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What's seeping in the Lost City?
The robotic vehicles Hercules and Argus illuminate the Nature
Tower, an actively venting carbonate chimney in the Lost City. This is a composite image.
How do you turn a tree trunk into gas for your car? For the most part, our
fuel comes from plants and animals that were buried deep in the Earth. After
being heated up and squeezed under tons of rock for millions of years, some
of the carbon molecules from the plants and animals turn into new products
called hydrocarbons. Gas, oil and coal are all hydrocarbons.
But something very different is going on at the "Lost City," a weird collection of rock towers and strange animals discovered deep in the Atlantic Ocean eight years ago. The ocean floor around the Lost City is full of deep cracks that go all the way down into a lower layer of the Earth called the mantle. Giora Proskurowski at the University of Washington and his fellow researchers looked carefully at some of the waters seeping out of these cracks and found lots of hydrocarbons there. These hydrocarbons don't look like the ones that come from living things, though. The scientists think these Lost City hydrocarbons were made in a chemical reaction with carbon leaking out of warm mantle rocks.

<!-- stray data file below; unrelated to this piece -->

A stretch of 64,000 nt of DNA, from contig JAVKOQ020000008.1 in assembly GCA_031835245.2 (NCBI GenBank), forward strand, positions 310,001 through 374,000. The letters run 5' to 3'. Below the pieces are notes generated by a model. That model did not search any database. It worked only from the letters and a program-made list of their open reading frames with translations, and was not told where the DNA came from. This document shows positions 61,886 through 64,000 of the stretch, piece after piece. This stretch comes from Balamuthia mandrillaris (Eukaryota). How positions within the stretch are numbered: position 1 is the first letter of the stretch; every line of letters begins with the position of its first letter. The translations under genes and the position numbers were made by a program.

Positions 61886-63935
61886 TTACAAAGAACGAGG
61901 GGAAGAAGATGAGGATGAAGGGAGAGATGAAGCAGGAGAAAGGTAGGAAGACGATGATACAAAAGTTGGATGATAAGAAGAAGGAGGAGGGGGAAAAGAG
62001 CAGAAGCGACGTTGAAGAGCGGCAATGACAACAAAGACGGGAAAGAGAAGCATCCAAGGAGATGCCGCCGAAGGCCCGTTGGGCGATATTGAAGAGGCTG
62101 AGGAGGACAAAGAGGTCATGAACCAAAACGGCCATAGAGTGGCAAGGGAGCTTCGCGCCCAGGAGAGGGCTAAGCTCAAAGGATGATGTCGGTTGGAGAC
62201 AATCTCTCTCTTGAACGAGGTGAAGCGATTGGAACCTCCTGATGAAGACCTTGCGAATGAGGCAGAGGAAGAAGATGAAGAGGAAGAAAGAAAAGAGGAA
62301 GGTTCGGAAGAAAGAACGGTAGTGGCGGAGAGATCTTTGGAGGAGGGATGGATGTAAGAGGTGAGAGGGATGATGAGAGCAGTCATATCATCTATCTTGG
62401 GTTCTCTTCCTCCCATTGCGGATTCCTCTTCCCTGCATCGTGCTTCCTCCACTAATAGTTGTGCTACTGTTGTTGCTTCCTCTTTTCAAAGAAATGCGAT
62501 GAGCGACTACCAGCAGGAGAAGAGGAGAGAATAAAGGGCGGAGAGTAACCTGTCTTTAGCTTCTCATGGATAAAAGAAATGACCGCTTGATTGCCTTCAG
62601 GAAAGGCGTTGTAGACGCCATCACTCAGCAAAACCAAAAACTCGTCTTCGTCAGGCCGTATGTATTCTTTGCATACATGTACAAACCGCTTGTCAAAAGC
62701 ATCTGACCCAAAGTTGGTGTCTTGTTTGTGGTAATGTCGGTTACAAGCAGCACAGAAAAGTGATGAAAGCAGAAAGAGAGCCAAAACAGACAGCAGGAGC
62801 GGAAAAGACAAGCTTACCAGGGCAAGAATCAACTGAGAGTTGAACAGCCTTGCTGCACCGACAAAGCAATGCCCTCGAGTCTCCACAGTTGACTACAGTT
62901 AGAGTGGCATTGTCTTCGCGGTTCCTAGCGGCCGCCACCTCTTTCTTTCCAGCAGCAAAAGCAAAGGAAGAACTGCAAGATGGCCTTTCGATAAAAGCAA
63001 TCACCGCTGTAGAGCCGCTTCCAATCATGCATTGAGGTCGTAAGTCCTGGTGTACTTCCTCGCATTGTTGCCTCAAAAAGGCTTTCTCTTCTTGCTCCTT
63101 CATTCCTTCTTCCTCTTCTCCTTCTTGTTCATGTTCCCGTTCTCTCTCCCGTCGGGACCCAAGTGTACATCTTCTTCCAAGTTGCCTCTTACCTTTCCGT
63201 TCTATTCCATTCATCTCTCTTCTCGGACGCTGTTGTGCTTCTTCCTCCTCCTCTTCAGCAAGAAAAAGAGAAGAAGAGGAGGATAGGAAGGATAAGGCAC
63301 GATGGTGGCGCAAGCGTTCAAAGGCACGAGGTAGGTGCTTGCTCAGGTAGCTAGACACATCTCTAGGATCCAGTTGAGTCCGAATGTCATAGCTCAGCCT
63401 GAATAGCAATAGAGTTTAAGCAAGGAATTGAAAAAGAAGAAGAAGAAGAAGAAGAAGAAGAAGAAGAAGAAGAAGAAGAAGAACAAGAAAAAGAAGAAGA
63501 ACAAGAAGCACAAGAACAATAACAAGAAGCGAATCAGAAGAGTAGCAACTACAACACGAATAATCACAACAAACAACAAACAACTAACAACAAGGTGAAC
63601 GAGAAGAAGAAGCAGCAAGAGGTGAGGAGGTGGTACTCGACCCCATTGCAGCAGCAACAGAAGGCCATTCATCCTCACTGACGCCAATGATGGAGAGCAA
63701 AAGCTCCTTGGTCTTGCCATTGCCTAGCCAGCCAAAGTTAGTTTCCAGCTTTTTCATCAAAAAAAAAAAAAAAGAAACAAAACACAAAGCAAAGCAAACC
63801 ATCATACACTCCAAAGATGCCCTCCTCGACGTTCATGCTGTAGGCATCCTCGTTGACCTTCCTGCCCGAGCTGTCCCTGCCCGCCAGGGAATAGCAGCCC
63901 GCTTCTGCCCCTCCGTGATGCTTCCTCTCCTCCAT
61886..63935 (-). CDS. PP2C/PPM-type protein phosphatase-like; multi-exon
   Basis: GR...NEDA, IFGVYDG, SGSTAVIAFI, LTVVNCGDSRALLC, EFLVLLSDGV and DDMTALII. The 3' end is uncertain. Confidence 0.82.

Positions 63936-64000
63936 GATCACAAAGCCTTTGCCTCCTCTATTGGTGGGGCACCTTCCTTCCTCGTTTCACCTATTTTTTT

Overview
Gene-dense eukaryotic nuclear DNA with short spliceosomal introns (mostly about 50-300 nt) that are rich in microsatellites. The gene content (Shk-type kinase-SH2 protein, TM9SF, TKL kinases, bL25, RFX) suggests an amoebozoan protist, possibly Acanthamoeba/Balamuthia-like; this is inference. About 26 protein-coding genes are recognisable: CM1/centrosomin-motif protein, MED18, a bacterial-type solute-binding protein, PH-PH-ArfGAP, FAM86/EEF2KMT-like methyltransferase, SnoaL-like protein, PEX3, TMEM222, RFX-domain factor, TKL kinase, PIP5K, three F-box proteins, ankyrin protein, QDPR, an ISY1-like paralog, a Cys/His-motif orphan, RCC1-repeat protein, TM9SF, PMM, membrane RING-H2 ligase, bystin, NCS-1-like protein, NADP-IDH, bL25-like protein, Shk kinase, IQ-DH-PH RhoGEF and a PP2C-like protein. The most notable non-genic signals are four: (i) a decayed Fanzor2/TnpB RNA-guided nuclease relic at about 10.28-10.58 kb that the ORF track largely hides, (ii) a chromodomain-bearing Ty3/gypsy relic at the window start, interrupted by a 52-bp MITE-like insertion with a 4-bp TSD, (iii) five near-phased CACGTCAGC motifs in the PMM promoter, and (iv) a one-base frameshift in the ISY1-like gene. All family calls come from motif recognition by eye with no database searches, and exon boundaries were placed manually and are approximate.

The study suggests there might be lots of hydrocarbons all over the ocean
floor that don't come from living things. If that's true, maybe the seeping
cracks were the world's first nursery billions of years ago. All plants and
animals contain carbon, and the researchers say mantle hydrocarbons might have been a good source of building blocks for the first life on Earth.
This study appears in the 1 February issue of the journal Science.